The popularity of alternative dispute resolution (ADR) is another development carried over from last year. With some jurisdictions implementing penalties for those who do not consider alternative methods, and others with existing penalty procedures applying the rules more strictly, lawyers note an increasing appreciation for ADR’s advantages. While arbitration has always been a popular option, particularly for cross-border transactions where arbitral clauses will be written into the contract, several lawyers highlight a growing awareness of mediation. There is now a “much earlier examination of potential mediation routes”, and while it is not always a feasible choice, with clients ever more aware of brand management and reputation protection, the cost saving afforded by a mediation alternative makes it increasingly popular. This is leading to a change in the legal marketplace as “the resolution of disputes is now being done in different ways outside the standard courtroom”, and lawyers will need to adapt to these changes to the legal landscape.

At the bar, practitioners also note that the use of arbitration has grown to an “unprecedented level”. The confidentiality advantage found in using English arbitration clauses in contracts is likely to remain popular for certain clients, particularly following the conclusion of the Berezovsky litigation, with a few sources predicting a “growing disenchantment” with litigation as a result.


As has been the case across a range of practice areas, costs remain a determining factor for clients. Alternative fee structures have made a similar impact in the litigation field as they have elsewhere, as whereas “15 years ago it was almost unheard of to have a litigation budget or firm estimates”, clients are now increasingly cost conscious and sensitive. According to our sources, firms will need to “start looking at their pricing models from afresh” to remain competitive. A number of those we spoke to in the UK believe that the end is near for the more traditional hourly rate structure, and with the market moving, law firms will need to ensure that they also move with the times. Firms will have to be more “flexible” in their own arrangements in order to provide greater certainty for clients who have an increasing desire for the law firms to share the risks. This sentiment is likewise reiterated across the globe, with one US lawyer stating that “we all need to recognise the pressure that clients are now under and adjust our arrangements accordingly”.

Because of the still limited budgets, clients are also being selective about those cases they decide to take on. Practitioners note that the “filler-in cases are disappearing” and as a result they are lurching from big case to big case, as clients do not want to spend the money on medium-sized cases. The costs of disclosure are becoming more worrisome and lawyers anticipate an even greater focus on this for the year ahead. As one lawyer stated, “one of the big question marks is at what point costs will become a more significant factor for where to send work”. With this in mind, interest in third-party funding is also on the rise. Clients both large and small are more interested and happier to use it, according to our sources, and “lawyers will just have to get used to it”.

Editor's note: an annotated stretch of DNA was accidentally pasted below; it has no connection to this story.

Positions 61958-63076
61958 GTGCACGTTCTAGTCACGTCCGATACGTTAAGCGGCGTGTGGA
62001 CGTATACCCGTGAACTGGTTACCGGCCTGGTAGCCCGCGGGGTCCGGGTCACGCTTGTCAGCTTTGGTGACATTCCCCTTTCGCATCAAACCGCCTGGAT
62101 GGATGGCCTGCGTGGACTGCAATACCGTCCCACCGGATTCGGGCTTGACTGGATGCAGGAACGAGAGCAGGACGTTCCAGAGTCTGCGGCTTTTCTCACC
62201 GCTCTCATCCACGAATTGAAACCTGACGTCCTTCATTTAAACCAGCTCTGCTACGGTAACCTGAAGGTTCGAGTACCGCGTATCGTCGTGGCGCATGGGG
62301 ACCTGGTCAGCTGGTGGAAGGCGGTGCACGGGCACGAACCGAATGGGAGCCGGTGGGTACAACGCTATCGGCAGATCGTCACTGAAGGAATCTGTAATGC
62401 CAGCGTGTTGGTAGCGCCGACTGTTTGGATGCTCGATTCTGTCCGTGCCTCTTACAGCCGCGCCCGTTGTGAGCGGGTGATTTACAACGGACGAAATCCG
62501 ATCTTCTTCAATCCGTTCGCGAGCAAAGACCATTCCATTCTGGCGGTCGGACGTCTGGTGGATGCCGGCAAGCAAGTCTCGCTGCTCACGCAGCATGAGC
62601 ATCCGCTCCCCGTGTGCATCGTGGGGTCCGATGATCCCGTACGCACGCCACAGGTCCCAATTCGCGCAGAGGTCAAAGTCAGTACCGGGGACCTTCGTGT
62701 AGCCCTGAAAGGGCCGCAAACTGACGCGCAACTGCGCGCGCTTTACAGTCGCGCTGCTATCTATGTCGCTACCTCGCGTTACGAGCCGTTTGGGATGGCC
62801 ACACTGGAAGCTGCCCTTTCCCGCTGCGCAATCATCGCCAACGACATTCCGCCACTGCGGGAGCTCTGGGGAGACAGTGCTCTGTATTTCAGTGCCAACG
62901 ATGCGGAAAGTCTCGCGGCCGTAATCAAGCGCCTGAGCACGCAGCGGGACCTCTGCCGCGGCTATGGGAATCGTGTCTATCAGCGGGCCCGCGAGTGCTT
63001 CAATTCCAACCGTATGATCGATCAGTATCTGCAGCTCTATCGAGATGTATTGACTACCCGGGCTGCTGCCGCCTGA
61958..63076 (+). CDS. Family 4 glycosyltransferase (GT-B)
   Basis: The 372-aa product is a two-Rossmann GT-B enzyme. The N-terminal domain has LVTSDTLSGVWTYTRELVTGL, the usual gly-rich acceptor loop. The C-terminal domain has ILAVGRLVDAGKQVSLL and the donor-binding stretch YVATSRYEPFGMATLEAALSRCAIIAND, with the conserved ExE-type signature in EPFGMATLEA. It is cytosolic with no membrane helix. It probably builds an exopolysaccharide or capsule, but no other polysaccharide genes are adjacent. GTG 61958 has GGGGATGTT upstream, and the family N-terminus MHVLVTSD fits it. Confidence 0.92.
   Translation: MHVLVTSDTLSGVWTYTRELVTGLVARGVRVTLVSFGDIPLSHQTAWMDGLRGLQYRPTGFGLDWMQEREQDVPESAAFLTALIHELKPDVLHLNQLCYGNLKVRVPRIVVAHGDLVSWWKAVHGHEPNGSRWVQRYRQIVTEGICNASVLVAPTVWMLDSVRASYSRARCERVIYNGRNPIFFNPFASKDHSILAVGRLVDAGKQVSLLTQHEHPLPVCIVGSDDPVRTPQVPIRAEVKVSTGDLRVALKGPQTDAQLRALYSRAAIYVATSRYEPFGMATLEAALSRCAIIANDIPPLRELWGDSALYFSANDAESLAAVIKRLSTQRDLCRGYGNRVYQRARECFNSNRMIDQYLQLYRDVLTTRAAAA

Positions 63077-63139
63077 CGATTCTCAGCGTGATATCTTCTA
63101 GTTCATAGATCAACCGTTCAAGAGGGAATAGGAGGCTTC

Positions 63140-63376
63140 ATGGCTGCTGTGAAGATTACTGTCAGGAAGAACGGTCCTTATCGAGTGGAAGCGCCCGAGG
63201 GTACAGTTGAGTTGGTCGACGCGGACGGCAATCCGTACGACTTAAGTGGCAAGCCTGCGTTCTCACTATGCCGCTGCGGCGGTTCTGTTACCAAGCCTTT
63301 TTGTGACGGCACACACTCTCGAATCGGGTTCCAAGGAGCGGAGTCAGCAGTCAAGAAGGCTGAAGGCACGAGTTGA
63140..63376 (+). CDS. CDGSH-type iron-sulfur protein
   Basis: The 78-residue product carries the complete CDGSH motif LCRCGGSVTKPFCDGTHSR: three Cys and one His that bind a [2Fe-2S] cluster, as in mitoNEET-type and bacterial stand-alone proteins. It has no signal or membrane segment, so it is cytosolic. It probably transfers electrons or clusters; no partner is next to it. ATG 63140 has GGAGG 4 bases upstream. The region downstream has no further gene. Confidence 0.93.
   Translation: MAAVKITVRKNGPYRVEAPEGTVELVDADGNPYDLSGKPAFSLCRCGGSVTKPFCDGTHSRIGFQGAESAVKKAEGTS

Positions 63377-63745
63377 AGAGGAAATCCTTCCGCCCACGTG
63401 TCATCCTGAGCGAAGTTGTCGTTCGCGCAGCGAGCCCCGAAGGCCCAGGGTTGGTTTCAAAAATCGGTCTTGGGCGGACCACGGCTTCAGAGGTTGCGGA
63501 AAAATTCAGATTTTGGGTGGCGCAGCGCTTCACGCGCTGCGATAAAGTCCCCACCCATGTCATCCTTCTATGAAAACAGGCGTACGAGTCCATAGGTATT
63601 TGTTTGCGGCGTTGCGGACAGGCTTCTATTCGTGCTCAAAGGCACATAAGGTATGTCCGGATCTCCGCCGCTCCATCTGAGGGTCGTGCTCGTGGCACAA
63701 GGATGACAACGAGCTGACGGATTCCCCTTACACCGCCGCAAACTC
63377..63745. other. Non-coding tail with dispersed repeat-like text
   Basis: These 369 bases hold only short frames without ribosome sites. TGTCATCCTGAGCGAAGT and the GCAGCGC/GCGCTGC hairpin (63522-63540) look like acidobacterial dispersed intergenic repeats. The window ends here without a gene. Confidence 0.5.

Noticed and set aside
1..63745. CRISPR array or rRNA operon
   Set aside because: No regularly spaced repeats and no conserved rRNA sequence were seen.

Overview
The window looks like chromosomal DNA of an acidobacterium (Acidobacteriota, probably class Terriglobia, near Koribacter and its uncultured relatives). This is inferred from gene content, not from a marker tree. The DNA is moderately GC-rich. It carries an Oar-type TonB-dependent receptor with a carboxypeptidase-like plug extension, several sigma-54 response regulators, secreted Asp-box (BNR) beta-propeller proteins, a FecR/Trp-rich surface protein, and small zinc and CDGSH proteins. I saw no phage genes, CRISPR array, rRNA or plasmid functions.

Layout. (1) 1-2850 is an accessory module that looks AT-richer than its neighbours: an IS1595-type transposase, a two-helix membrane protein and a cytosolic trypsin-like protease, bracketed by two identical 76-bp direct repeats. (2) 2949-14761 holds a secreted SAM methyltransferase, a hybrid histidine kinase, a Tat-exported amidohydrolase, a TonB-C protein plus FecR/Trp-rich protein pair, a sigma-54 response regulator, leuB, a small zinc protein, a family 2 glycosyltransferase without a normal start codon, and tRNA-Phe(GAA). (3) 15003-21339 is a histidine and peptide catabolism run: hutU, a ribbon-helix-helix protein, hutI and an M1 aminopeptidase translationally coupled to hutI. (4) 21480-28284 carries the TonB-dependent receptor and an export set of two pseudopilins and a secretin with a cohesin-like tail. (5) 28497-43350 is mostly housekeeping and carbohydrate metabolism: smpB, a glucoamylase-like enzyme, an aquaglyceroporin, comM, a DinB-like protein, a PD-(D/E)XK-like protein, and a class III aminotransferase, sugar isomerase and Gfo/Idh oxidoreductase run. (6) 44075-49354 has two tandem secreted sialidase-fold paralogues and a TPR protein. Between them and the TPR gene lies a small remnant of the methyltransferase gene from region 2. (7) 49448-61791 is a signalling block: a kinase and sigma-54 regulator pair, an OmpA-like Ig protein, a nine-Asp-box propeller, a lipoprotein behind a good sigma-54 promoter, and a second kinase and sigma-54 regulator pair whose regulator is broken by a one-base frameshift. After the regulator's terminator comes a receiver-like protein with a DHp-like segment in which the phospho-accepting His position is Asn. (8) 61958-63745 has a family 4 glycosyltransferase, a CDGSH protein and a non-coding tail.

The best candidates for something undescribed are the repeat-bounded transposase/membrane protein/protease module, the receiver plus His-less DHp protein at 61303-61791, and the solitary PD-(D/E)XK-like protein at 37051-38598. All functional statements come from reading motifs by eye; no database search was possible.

Several practitioners made reference to the fact that commercial litigation is one of only a few areas in which niche firms can fully compete with larger full-service outfits. This has been demonstrated by a number of departures over the past few years of top litigators to boutique firms or setting up independently. Participants believe this to be “the way of the future”, with many anticipating an increasing stratification in the legal market. This development will cause the most problems for those mid-sized firms who may struggle to maintain their position in the market as larger firms continue to be retained by key clients and litigation boutiques continue to be used by those welcoming their specialisation, cost advantage and freedom from conflict. This is the story in several jurisdictions, with regional firms across the globe “starting to feel the pressure”. Lawyers note the number of mergers of mid-sized firms in recent years, and see this as a trend for survival of those that would otherwise sink.




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Looking to the future, our sources predict a bulking-up of litigation practices, specifically with contentious regulatory specialists, in order to meet the growing demand. Our research once again recognises an increase in the number of lawyers and firms featured, suggesting that the area is growing and that breakaways are indeed occurring. Mid-tier firms are likely to struggle with the progressive globalisation of disputes and popularity of alternative resolution procedures. They will need to “get creative” to remain in the market for the next year and beyond. Although all lawyers will have to stay savvy regarding inventive fee structures and value-added services, there is currently a “peaceful co-existence” between larger firms and boutiques that are not “competing for the same work”, and thus are expecting a positive year ahead.

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Nominees have been selected based upon comprehensive, independent survey work with both general counsel and private practice lawyers worldwide. Only specialists who have met independent international research criteria are listed.